By Henry Boyo
THE crash in the Naira exchange rate from N199=$1 in Dec. 2015 to almost N500=$1, by January 2016, was popularly attributed to the erosion of Nigeria’s foreign reserves from a relatively lofty perch around $60bn to a less exotic retreat of about $35bn.
Although the Naira rate has since stabilised between N305-360=$1, conversely however, unexpectedly higher (and still rising) oil prices have reportedly since buoyed reserves nearer $47.62bn by September 2018.
The question therefore is, if the Naira crash was caused by dwindling reserves, why then, does the rate still remain relatively static between N305-360=$1, even when reserves have evidently increased by about 50%?
Indeed, even if forex reserves exceeded premium levels beyond $60bn, ironically the Naira rate may witness only marginal improvement, despite the bountiful reserves and the related extended cover, this provides for payment of imports.
Instructively, nonetheless, this dilemma has been discussed, for many years in several articles in this column. The above title was first published in June 2015; perhaps, a summary of that article which follows hereafter, in an interrogative prose, will improve our understanding of this dilemma and facilitate a positive resolution of the oppressive, one way direction of the Naira rate. Please read on.
- Q) Will higher oil prices and output be a blessing to Nigerians?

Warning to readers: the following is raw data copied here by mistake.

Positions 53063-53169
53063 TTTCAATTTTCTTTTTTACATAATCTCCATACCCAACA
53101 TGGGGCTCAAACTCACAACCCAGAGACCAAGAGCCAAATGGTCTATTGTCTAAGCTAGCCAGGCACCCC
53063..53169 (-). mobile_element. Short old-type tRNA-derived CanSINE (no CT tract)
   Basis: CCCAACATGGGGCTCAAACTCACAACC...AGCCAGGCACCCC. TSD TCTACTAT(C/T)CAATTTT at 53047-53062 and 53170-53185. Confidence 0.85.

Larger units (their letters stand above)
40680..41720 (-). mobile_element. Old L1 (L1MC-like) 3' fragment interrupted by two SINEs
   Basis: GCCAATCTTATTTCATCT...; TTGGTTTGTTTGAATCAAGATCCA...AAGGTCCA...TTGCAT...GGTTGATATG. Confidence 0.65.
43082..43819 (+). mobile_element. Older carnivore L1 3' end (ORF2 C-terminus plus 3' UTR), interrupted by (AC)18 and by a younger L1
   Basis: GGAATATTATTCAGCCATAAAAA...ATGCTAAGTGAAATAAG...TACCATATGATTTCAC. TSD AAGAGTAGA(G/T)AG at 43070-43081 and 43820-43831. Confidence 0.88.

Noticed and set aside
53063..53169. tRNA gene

This popular expectation does not stand up to scrutiny. Nigerians may recall that, even when oil price approached $150/barrel in 2008, with reserves beyond $60bn, more Nigerians inexplicably became poorer with subsistence income of less than $2/day!
- Q) Why does the Nigerian economy suffer when crude oil price, and forex revenue rise?
The reason for this irony is quite simple; for example, if China substitutes Yuan equivalent for her trillions of surplus dollar export earnings, the Chinese currency will inevitably become embarrassingly surplus everywhere and its exchange value will rapidly depreciate. Indeed, any country that subjects their currency to such reckless humiliation will inevitably turn bountiful export earnings into a curse! This is exactly what increasing dollar export revenue from higher crude oil prices and output does to the Naira rate and Nigerians.
Q Are you saying that increasing dollar earnings is actually the cause of the unrelenting burden of too much naira in the system?
Yes, that is so and until the current misguided system of creating Naira values for export dollar revenue ceases, it would be better to pray that oil prices do not rise to improve export earnings significantly!
- Q) How can systemic surplus cash be a problem when both the public and private sectors have severe funding deprivation?
That is the irony of the obtuse strategy that the monetary authorities embrace; it is equally inexplicable, that cost of borrowing should increase when CBN is equally besieged by the perennial challenge of surplus Naira supply.
- Q) Why is it that the surplus Naira cannot be put to good economic use?
Well, the Central Bank which has the mandate for Monetary Policy management deliberately creates additional hurdles that will also discourage liberal access to the readily available surplus money in the system.
- Q) What sort of hurdles?